If you are having a destination wedding and you are worried that your guests might not want to travel without their children, then a great option is to recommend some qualified babysitters who can look after their children in the hotel room. Alternatively, if you are having a big wedding and you want your nearest and dearest to bring their children to the event, then it might be worth looking at hiring an entertainer or even setting up some type of creche area where the children be entertained, thus allowing their parents to have some kid free fun!
How to Involve the People You Love in Your Big Day
When it comes to giving out responsibilities for your wedding, not only will it make your life easier as delegation is the key to hosting any large event, but it is also a fabulous way to include the people that you love. Giving someone the honour of being a bridesmaid or groomsman is wonderful, but unless you intend to have an army of them, then there will likely be people left out who you still want to include in some way.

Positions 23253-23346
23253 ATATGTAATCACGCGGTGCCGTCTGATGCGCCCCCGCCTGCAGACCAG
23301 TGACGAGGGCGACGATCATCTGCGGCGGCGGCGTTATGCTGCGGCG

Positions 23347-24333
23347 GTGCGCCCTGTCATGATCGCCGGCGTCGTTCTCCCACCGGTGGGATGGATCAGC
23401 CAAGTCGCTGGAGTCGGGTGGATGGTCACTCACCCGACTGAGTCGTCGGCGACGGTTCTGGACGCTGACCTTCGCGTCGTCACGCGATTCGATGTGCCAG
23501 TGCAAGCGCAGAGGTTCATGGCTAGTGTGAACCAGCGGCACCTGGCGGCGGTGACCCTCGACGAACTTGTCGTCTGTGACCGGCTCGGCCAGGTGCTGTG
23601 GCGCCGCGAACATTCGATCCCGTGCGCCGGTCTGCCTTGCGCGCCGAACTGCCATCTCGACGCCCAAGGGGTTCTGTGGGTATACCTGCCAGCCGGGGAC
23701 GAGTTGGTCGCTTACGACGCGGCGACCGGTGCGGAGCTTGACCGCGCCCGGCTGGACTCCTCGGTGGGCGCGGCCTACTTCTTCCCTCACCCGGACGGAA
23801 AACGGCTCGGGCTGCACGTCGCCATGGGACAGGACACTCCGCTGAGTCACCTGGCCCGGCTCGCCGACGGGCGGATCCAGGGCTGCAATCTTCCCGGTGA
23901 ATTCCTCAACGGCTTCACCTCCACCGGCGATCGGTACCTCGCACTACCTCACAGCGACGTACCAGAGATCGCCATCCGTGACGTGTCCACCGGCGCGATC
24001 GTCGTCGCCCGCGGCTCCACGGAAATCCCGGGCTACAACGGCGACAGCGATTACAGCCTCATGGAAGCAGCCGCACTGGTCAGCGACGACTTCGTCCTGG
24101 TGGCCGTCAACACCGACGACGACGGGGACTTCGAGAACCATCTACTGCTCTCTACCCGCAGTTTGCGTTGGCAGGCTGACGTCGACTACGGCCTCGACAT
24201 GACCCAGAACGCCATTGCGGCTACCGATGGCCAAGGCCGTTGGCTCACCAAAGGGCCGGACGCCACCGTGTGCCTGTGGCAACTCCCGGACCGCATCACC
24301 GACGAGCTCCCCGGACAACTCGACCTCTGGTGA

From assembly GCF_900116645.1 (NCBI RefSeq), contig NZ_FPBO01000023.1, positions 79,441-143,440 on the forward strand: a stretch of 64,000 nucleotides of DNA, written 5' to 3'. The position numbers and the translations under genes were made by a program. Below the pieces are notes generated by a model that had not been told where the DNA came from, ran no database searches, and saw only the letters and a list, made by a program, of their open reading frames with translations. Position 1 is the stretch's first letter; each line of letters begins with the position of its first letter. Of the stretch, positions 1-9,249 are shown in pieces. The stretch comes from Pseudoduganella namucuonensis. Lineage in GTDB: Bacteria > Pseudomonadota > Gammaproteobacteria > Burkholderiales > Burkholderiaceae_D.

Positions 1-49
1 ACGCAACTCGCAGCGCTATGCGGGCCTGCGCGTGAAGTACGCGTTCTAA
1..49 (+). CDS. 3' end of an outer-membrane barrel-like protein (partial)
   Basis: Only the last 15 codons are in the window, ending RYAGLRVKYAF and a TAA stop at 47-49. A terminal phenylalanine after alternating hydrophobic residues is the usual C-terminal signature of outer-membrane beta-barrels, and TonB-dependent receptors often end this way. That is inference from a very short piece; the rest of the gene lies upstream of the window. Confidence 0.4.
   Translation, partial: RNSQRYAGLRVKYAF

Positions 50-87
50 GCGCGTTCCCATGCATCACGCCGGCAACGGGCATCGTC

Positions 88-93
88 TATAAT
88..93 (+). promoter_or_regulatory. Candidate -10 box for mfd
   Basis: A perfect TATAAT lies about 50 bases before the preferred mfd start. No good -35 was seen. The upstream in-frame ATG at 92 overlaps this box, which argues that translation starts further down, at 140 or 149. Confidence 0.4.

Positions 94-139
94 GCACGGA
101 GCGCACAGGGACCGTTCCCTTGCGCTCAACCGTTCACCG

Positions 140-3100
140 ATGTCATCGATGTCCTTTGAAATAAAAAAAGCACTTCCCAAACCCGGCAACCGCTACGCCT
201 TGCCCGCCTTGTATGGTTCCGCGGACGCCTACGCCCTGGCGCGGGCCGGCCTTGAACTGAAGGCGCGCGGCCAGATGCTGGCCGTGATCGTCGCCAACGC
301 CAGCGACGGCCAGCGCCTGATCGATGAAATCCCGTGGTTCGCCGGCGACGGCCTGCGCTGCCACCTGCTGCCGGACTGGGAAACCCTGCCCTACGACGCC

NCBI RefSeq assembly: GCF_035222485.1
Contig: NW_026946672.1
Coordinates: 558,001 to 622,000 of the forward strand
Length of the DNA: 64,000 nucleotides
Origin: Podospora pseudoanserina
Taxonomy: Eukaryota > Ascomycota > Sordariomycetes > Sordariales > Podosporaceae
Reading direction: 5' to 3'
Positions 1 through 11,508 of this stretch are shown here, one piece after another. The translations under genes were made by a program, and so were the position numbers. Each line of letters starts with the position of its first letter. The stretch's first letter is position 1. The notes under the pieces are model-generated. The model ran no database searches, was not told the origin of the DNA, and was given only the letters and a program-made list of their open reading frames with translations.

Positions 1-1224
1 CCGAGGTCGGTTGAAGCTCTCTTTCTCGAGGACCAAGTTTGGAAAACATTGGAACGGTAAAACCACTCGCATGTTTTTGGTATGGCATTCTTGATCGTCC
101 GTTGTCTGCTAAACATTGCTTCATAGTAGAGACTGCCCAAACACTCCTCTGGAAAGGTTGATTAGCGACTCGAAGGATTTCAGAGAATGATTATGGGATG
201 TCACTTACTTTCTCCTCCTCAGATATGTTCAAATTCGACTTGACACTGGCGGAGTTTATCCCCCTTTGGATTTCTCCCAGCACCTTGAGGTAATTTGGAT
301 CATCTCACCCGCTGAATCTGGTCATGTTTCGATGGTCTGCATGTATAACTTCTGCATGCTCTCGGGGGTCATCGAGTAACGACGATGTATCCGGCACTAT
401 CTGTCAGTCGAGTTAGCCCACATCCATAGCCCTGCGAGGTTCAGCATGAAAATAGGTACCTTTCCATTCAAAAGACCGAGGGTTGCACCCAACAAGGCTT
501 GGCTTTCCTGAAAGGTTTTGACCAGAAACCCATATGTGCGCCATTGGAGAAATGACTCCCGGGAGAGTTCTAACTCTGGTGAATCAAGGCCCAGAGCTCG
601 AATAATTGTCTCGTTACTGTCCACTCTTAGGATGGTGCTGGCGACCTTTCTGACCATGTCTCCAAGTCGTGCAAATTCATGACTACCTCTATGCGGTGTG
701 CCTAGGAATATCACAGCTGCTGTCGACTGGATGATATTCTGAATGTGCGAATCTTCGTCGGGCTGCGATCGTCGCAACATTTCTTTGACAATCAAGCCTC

One of the best ways to give people a special honour is to give them a toast, speech or reading at your wedding. This will enable them to be involved and feel special, whilst also filling a crucial role. Additionally, you could break from tradition and ask a friend or family member (as opposed to one of the bridal or grooms party) to be the ring bearer for the ceremony.
Another auspicious honour is to ask them to witness you and your husband sign the Marriage Certificate, and if you are having both a civil and religious one, then this gives you four witness vacancies to fill! If you are having a Jewish ceremony then you could also ask four of your special friends or family members to be Chuppah holders and hold each of the four poles. This would be a truly intimate experience to have them close to you as you say “I do”, as well as being a big responsibility, the memory of which they will likely cherish for many years.